• FAQ  • Search  • Memberlist  • Usergroups   • Register   • Profile  • Log in to check your private messages  • Log in 

Whats is the purpose of a Sheperds Crook?


Goto page Previous  1, 2, 3
 
Post new topic   Reply to topic    trumpetherald.com Forum Index -> Cornet/Flügelhorn
View previous topic :: View next topic  
Author Message
Dale Proctor
Heavyweight Member


Joined: 26 May 2005
Posts: 9390
Location: Heart of Dixie

PostPosted: Mon May 06, 2019 8:04 am    Post subject: Reply with quote

Resurrection of a zombie post, but I'll add this in retrospect from today. I have a non-shepherd's crook 1960s Conn cornet that approaches the sound of a Besson Prestige when I use a Wick 4 in it. Just some anecdotal evidence that a cornet doesn't need a shepherd's crook bell to have "the sound". Speaking of "the sound", a significant part of it has to do with the player's style and technique, too. The old Conn 9A Victor is a wonderful instrument with a big sound, great intonation, and a fairly easy upper register.


_________________
"Brass bands are all very well in their place - outdoors and several miles away ." - Sir Thomas Beecham
Back to top
View user's profile Send private message
kehaulani
Heavyweight Member


Joined: 23 Mar 2003
Posts: 9221
Location: Hawai`i - Texas

PostPosted: Mon May 06, 2019 8:24 am    Post subject: Reply with quote

Just a musicological note, I think the mythology of early jazz being the domain of bawdy houses and tawdry beginnings does a real stereotyped disservice to early jazz musicians and shouldn't be overstated.

Early Jazz was certainly played in red-light districts, but music, including early Jazz was played all over the Lake Ponchartrain area and as wide as San Antonio, Los Angeles, Chicago and New Yprk City.

Early jazz was found in neighborhoods all over and around New Orleans - it was a normal part of community life.
_________________
"If you don't live it, it won't come out of your horn." Bird
"Well, even if I could play like Wynton, I wouldn't play like Wynton." Chet Baker

Adams A-9 Trumpet
Benge 3X Cornet
Getzen Capri Cornet (for sale).
Back to top
View user's profile Send private message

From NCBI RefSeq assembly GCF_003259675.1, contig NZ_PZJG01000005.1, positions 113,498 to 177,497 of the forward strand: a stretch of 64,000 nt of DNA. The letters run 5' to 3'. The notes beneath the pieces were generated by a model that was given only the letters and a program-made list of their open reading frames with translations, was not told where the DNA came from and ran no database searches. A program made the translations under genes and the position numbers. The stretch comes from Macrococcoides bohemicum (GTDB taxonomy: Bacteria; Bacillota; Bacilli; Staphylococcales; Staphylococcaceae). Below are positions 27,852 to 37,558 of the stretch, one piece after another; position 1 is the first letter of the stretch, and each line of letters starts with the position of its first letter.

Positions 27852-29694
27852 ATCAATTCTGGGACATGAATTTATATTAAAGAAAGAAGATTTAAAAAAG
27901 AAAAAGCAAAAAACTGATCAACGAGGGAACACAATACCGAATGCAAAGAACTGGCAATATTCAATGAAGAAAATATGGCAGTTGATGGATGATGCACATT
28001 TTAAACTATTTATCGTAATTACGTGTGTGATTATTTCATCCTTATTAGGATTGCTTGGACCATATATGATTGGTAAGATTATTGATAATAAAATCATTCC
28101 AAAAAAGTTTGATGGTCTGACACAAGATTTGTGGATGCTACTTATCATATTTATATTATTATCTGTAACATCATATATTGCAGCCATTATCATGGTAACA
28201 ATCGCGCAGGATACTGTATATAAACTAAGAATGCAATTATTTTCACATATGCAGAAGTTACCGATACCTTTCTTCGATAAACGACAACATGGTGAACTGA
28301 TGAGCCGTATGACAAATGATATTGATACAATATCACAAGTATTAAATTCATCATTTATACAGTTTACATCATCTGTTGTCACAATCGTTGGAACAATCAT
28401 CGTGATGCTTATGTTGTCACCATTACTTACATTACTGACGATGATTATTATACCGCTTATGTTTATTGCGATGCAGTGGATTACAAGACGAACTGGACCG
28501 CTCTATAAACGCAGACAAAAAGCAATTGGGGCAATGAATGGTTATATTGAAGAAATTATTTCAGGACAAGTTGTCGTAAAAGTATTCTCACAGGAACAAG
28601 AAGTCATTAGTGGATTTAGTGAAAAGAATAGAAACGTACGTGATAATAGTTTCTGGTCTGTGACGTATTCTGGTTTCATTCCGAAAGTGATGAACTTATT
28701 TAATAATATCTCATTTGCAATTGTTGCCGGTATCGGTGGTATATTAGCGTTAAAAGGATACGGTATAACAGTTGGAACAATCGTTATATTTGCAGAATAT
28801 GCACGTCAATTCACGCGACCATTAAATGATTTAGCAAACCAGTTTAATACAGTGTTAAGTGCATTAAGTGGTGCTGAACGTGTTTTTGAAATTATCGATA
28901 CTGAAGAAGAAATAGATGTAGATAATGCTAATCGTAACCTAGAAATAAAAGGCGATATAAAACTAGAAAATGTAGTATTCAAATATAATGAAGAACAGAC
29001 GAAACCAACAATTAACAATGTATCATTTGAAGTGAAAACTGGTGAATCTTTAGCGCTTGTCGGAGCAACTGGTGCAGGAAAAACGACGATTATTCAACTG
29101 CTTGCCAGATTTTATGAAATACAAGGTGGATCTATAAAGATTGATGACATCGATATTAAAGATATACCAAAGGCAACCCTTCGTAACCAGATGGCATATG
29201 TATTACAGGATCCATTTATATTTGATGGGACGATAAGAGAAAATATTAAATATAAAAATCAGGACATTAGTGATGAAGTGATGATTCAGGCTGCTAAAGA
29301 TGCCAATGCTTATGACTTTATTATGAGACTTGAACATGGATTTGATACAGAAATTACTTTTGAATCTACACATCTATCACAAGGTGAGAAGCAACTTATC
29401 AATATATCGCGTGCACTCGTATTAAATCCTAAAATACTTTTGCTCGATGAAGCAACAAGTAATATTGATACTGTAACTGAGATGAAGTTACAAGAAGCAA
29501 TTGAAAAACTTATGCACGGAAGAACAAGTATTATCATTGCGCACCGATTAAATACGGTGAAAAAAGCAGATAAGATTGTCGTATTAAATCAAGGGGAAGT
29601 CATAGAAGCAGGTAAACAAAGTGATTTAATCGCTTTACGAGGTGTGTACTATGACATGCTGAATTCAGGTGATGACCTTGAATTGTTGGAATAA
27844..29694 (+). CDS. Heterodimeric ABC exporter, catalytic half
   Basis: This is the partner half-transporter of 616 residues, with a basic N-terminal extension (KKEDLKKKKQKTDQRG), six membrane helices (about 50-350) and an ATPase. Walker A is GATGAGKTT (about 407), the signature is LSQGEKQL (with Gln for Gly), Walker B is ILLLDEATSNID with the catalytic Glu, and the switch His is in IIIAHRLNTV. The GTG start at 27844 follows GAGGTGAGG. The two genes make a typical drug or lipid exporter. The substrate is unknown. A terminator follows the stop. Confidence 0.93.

JetJaguar
Heavyweight Member


Joined: 20 Nov 2006
Posts: 1518
Location: Vancouver, BC

PostPosted: Mon May 06, 2019 11:30 am    Post subject: Reply with quote

On Marcinkiewicz's website it says of the Rembrandt:
Quote:
The SC Rembrandt trumpet is characterized by its patented shepherds crook bell bend. Inspired by the cornets of old, the unique bend of the bell allows the horn to play open and freely by allowing the air to travel through the instrument with less resistance then traditionally designed bells with tighter bell bends.

_________________
1938 Martin Handcraft Imperial #2 bore, 38 bell
Kanstul M-B4D-P mouthpiece

I'm looking for a Connstellation 5C-N or 5B-N mouthpiece
www.jazzscales.org
The Coady Strengthening Exercises: http://coady.coolwarm.com
Back to top
View user's profile Send private message
deleted_user_cd24e5f
New Member


Joined: 03 Apr 1996
Posts: 0

PostPosted: Mon Jun 10, 2024 2:28 pm    Post subject: Reply with quote

Quote:


Sheperds crook & deep, v-cup mouthpiece = soft, traditional cornet sound.

Long cornet & c-cup mouthpiece = louder, trumpet-like sound.

How about using a long cornet with a deep, v-cup mouthpiece?


this
Back to top
View user's profile Send private message
Man Of Constant Sorrow
Heavyweight Member


Joined: 25 Jun 2023
Posts: 549

PostPosted: Mon Jun 10, 2024 5:17 pm    Post subject: Reply with quote

[quote="DAVIDTHEWRITER"]
Quote:


Sheperds crook & deep, v-cup mouthpiece = soft, traditional cornet sound.

Long cornet & c-cup mouthpiece = louder, trumpet-like sound.

How about using a long cornet with a deep, v-cup mouthpiece?


I do this.
Conn 28A Constellation (long cornet), with a VERY DEEP "V"-cup mpc.
_________________
Sub-Optimal Hillbilly Jazz
Back to top
View user's profile Send private message